Also ask your supplier about the thickness of the aluminium, as this is directly related to strength.

Equally, when you invest in timber you want to know it will last, so hardwoods, in particular Teak are another popular furniture material. Teak quality can vary a lot, says Anthony.

“Cheaper teak furniture typically uses wood from the outer part of the tree trunk. It is not as dimensionally stable and not as durable. Tell-tale signs are knots and more waviness to the wood grain.”

Teak quality improves when the wood used is milled from the heart of the log, closer to the centre of the trunk.

Reclaimed teak is another fashion trend in outdoor furniture. It is teak that has been reclaimed from old houses and re-purposed for use in outdoor furniture. This style of furniture is designed to look rustic and not perfect.

Synthetic rattan is an evergreen outdoor material. While it has recently lost ground to newer materials, it is an ideal material for outdoor furniture. Quality synthetic rattan has been proven to stand the test of time. It’s durable, colour-fast, slightly compliant, and resilient.
“Look for outdoor furniture woven from a proven wicker brand for confidence. Inferior wicker will crack after a short while when exposed to our UV,” says Anthony.

Rope or cord furniture is the latest trend to hit backyards, but check if the product is synthetic and rot resistant – some products are far more resistant to UV than others. Synthetic cord is a variant of synthetic rattan. Quality cord will last in our high UV conditions. Check that the cord is either sufficiently strong, or sufficiently supported by the frame to give overall strength. Cord products do not have the interlocking woven strength that rattan possesses, so good design is more crucial. Rope products are a more recent material.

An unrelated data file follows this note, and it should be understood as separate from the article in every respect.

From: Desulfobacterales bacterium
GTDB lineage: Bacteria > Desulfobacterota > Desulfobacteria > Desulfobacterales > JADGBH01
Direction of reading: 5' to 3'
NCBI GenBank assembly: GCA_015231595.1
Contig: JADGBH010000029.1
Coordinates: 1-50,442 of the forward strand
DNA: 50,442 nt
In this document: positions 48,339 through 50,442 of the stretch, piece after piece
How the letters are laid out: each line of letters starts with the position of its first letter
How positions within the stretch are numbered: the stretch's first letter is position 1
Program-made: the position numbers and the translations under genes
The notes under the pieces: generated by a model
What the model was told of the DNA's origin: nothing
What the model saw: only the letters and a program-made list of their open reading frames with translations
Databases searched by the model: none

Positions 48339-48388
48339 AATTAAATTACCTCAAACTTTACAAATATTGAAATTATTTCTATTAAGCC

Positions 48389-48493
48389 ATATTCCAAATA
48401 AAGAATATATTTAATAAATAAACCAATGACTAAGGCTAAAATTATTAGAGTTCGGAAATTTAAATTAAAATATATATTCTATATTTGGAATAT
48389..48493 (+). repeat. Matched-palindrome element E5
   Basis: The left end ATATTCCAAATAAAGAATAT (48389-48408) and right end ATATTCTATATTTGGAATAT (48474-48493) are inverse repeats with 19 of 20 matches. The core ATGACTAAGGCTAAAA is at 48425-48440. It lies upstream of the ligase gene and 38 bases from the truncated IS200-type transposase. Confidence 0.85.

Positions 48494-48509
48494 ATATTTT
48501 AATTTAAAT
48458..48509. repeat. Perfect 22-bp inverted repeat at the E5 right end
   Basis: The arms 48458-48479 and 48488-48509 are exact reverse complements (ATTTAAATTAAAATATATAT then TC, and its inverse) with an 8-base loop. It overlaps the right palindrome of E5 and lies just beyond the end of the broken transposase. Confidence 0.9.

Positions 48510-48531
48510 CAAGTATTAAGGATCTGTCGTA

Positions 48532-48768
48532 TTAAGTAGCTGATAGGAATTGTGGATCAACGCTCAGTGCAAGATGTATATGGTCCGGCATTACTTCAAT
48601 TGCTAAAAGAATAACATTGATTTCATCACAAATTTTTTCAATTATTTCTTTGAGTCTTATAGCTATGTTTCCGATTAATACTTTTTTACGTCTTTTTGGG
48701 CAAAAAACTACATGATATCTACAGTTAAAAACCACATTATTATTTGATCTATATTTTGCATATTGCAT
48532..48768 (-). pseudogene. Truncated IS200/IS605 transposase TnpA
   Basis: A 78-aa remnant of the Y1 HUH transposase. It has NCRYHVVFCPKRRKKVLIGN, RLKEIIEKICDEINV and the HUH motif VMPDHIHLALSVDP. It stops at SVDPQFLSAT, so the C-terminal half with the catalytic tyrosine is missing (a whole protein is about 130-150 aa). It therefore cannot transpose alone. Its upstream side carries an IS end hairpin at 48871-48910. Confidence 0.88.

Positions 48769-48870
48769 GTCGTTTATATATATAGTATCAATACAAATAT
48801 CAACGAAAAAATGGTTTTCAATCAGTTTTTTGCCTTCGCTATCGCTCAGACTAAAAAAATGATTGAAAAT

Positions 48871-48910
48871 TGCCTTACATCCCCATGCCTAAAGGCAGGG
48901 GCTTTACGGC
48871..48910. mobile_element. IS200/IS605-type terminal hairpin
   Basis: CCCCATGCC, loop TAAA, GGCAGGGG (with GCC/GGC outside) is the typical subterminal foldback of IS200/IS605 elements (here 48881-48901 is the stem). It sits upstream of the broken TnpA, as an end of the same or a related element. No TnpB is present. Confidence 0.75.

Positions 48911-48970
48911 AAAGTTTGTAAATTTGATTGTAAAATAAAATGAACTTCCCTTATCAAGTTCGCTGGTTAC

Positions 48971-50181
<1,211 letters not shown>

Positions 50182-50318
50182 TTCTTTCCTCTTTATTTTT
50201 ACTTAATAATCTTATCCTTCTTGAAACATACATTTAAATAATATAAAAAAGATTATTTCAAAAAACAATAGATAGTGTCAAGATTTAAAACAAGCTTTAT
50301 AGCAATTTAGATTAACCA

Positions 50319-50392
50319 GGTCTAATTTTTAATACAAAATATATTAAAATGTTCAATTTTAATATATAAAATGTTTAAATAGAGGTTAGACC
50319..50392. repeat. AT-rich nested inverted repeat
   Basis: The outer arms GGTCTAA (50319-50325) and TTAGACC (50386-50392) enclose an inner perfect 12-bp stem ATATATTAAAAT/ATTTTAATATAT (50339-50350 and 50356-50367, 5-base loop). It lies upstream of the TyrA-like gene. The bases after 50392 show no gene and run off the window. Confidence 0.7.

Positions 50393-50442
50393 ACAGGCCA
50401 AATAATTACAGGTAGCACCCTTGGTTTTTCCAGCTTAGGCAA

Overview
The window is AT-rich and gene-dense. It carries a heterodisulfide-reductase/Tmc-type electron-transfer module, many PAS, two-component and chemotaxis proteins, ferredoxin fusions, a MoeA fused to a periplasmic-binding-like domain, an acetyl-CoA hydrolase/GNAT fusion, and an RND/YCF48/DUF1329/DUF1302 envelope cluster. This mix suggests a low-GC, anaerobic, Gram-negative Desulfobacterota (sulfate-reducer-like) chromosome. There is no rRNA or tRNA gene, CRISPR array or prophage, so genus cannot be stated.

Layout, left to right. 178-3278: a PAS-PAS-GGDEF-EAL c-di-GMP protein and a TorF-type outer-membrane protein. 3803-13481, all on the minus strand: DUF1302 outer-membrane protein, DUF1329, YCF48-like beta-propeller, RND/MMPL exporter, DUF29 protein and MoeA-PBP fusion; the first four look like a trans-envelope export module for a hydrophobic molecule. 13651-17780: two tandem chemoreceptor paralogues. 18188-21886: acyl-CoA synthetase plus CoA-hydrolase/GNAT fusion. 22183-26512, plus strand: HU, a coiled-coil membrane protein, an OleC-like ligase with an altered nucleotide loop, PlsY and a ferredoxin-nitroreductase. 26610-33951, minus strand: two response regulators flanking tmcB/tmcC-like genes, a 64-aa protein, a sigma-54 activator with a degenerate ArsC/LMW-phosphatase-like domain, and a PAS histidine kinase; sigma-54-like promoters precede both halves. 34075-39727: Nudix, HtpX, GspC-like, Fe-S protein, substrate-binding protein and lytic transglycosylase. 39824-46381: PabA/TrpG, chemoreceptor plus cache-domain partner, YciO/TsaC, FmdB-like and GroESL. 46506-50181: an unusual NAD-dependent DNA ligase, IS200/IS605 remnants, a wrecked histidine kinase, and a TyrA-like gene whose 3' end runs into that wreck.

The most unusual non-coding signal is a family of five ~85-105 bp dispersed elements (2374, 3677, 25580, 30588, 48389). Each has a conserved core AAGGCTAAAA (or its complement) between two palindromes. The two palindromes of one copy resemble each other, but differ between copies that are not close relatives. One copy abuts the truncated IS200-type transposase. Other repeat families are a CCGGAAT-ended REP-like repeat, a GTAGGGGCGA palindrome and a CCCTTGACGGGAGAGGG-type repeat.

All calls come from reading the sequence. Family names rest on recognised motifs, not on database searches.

3.    Fabric and foam matters

While there’s been a focus on improving the longevity of outdoor fabric in recent years so that it’s UV resistant, anti-fading and moisture resistant, the technology of the foam inside those cushions has equally improved.

Specialised outdoor foam is designed to drain the water through if it does get wet and it allows the foam to dry quickly, however inferior outdoor furniture may use standard foam which absorbs moisture and takes a long time to dry. This can mean fabric and foam turns mouldy and degrades quickly.

Newer technology foams may now include variable foam densities, multiple foam cuts, and improved water resistance – all with the goal of improving softness, and getting closer to the feel of indoor foam for improved comfort.  

Anthony says that inferior foam in substandard furniture is so common, “every week I have someone coming in who wants to replace just their cushions from a cheap outdoor set”.

The best outdoor fabrics are designed to be colour-fast and feel and look like indoor fabrics. As quality gets higher, these attributes come to the fore.

So, make sure you ask your supplier what kind of protection your fabric and foam have against the elements.

And don’t be fooled by furniture that looks like it is for indoors at first glance – on the contrary “Some outdoor fabrics available now are quite amazing, they look like interior fabric but people don’t realise they can be used outdoors in all weather.”

4.    Maintenance